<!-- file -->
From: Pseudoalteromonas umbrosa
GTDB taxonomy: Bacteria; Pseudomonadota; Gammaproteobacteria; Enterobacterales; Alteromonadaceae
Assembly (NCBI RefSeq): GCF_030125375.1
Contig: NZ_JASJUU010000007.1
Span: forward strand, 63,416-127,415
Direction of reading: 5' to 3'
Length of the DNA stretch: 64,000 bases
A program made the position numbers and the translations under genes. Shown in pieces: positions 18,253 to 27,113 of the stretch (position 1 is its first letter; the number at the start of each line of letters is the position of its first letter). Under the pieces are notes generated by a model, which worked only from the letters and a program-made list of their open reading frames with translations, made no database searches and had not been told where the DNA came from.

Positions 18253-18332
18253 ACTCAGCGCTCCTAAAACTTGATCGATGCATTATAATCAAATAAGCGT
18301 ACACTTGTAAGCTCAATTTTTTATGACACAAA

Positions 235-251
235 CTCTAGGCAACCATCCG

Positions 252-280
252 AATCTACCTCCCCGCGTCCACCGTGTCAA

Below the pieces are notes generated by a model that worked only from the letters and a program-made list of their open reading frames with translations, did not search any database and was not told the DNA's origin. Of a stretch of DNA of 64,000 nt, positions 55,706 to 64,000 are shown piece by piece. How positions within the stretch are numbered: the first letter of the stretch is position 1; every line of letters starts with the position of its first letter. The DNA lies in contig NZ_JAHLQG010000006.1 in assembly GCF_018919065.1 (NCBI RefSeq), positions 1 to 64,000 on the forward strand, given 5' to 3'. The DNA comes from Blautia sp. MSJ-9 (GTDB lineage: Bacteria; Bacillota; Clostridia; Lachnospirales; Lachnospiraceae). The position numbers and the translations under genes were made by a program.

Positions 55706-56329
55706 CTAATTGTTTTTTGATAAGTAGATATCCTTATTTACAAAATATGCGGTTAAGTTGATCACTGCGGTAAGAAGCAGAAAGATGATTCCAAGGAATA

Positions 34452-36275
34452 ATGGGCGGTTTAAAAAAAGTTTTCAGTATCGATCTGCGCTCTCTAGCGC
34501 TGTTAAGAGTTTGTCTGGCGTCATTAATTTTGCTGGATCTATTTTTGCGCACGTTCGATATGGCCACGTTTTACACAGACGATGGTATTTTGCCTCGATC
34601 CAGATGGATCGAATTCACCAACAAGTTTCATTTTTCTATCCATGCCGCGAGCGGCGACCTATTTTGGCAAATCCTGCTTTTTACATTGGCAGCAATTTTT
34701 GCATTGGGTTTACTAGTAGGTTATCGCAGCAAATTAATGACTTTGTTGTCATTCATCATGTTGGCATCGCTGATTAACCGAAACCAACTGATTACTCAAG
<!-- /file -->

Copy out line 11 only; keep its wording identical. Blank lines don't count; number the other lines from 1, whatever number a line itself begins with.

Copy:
18301 ACACTTGTAAGCTCAATTTTTTATGACACAAA